‘THINK on THESE THINGS’ for July 20

‘THINK on THESE THINGS’
By Joyce Sequichie Hifler

Life equips us in many ways for very special purposes. Some never catch the high vision as to why they may be the object of ridicule or the witness of cruelty – while others bear the brunt of many heartaches and still are capable of knowing compassion for those who cause it.

Jesus was such a man – He withstood more than we are able to comprehend, but He asked that His tormentors be forgiven for they knew not what they were doing.

It is our individual decision whether we choose to be one of the throng of agitators who see only to confirm what everyone else is doing, or we can catch the vision of greater things and walk firmly in paths we believe are right.

To fall into the role of just another face in the crowd is an ill-chosen path, but to lead others to follow is the essence of parasitism – the need to have others be just as nameless and even more dependent.

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Available online! ‘Cherokee Feast of Days’
By Joyce Sequichie Hifler.

Visit her web site to purchase the wonderful books by Joyce as gifts for yourself or for loved ones……and also for those who don’t have access to the Internet:

 

http://www.hifler.com
Click Here to Buy her books at Amazon.com

Elder’s Meditation of the Day
By White Bison, Inc., an American Indian-owned nonprofit organization. Order their many products from their web site: http://www.whitebison.org

Elder’s Meditation of the Day July 20

Elder’s Meditation of the Day July 20

“When you begin a great work you can’t expect to finish it all at once; therefore, do you and your brothers press on and let nothing discourage you until you have entirely finished what you have begun.”

–Teedyuschung, DELAWARE

All things have their seasons. All thoughts are real. We must think to cause action and each action creates results. Big visions require many thoughts. It takes a series of thoughts to create a series of actions. A series of actions creates a series of results. These results are what makes vision become real. If we are here to serve the Creator then we can expect to be accomplishing big visions. How do we do this: One step at a time.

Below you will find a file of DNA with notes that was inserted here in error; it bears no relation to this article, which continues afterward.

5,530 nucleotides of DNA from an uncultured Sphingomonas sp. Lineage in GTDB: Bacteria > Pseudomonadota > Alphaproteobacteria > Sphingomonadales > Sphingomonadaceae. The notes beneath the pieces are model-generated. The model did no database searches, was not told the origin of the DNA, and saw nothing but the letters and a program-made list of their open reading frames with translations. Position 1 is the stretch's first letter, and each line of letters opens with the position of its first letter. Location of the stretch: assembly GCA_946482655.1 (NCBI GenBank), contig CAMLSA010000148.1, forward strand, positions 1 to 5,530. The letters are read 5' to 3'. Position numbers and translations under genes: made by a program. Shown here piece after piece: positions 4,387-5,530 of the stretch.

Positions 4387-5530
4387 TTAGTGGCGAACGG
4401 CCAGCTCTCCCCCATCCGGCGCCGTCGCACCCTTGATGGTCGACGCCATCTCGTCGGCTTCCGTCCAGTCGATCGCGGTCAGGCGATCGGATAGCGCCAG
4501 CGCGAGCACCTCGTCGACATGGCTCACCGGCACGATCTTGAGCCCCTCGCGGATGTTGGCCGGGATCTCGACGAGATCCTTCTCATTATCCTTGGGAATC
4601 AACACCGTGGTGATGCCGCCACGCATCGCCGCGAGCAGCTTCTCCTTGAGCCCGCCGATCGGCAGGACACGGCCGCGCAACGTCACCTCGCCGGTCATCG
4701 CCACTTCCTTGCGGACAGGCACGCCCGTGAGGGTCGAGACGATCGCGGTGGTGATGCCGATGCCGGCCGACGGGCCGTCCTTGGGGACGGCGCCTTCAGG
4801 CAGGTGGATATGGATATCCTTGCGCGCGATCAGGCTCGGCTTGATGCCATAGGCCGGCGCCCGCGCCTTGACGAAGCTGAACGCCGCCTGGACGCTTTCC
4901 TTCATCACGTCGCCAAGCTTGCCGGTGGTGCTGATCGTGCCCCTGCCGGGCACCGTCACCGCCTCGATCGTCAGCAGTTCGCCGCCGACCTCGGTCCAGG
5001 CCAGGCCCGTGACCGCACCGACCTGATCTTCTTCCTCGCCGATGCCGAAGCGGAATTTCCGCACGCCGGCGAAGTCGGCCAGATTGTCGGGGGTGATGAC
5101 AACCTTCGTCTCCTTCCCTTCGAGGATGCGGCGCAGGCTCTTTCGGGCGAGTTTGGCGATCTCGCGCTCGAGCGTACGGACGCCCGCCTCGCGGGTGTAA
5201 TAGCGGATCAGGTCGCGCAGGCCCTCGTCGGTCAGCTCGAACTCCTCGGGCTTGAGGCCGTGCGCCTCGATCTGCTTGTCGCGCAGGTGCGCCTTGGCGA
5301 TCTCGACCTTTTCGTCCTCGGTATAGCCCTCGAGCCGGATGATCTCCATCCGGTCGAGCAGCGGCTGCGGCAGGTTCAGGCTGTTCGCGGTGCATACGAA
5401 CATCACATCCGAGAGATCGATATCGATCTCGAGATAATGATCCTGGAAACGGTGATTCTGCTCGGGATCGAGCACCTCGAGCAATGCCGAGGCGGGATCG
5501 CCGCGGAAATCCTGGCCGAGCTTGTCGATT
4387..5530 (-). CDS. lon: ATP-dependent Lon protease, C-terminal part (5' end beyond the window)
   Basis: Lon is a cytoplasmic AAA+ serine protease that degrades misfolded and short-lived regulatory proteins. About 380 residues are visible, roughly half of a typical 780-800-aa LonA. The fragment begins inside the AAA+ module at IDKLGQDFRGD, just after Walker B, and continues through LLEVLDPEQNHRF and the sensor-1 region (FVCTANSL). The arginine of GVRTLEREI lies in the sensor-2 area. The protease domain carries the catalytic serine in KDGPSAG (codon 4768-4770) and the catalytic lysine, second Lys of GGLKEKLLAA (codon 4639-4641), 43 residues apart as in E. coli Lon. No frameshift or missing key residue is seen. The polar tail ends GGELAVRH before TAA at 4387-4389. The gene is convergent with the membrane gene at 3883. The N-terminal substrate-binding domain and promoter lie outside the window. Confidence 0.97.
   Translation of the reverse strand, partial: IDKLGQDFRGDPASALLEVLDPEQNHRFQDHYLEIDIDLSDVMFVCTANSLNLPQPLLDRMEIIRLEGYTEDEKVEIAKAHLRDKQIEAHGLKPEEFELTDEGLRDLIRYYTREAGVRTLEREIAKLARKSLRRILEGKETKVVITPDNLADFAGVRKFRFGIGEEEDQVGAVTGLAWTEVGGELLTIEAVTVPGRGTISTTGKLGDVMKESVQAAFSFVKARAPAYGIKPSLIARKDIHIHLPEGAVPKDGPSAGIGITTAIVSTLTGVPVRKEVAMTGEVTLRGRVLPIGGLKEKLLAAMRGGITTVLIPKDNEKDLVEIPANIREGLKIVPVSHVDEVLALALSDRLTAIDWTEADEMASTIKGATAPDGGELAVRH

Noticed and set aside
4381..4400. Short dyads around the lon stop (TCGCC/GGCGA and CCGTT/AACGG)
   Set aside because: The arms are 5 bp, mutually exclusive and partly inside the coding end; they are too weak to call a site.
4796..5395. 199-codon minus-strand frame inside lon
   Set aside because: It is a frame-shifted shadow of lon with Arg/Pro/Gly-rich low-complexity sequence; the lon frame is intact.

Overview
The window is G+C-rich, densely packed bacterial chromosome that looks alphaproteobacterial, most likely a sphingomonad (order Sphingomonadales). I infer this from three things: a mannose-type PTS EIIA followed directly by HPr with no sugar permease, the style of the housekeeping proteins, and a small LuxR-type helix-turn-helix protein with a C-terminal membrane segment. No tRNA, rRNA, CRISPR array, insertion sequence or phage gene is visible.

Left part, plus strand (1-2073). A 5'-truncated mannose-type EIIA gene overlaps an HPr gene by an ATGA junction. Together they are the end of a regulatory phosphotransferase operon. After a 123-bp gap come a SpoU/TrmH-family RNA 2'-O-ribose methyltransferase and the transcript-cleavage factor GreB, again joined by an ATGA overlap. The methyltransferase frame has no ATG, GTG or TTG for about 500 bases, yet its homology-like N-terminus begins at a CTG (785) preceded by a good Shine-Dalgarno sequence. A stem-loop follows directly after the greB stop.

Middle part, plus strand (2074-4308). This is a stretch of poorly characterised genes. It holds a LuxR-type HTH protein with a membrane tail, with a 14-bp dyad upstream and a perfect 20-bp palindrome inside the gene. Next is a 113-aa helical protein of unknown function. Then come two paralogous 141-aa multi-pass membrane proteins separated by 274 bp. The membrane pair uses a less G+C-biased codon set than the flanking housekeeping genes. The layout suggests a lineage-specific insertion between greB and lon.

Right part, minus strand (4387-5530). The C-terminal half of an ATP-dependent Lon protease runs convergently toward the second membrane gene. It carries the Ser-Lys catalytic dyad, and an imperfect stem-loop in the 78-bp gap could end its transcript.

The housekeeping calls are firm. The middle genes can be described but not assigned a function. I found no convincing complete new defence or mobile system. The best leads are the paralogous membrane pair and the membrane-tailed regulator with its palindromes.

Let me focus on what needs to be done today. Give me clear thoughts to accomplish the results that you, my Creator, would have me accomplish.

July 20 – Daily Feast

July 20 – Daily Feast

The hours were longer when we were children. Summer was a time of sunlight, bare feet, and shade trees. We fished in a creek with a crooked pole and feasted on potatoes and onions cooked over an open fire, which the Cherokee calls a tsi la. It was a good time, and we expected everything to be good. There was time to daydream – or hide out in a secret place and be quiet. Now we have less time and more responsibility – or have we let fear steal our joy? If we let it, it will tell us we can’t remember details, we hear less, our vision is blurred and we are afraid of what we see and read. Fear is a contaminate that dulls our senses. But it can’t affect us when we turn around and renew and restore our minds. The creek and the sunperch are still there to help.

~ We sang songs that carried in their melodies all the sounds of nature – the running of waters, the sighing of winds, and the calls of the animals. Teach your children….. ~

AMERICAN INDIAN

‘A Cherokee Feast of Days’, by Joyce Sequichie Hifler

Daily Motivator for July 20 – Grow stronger

Grow stronger

Whatever happens, you can use it as a way to grow stronger. Every day can end  up making you stronger.

You can complain about it, or you can grow stronger through it. You can worry  about it, or you can grow stronger instead.

Don’t let it make you frustrated, or resentful or dismayed. Let it motivate  you to become stronger.

Instead of feeling sorry for yourself, feel what it feels like to respond  with strength and clarity of positive purpose. Call upon the strength you have,  and you will have more.

You are stronger than any circumstance, stronger than any thoughtless comment  made by another, and stronger than any disappointment. You can adjust, adapt,  and re-commit yourself again and again to moving forward.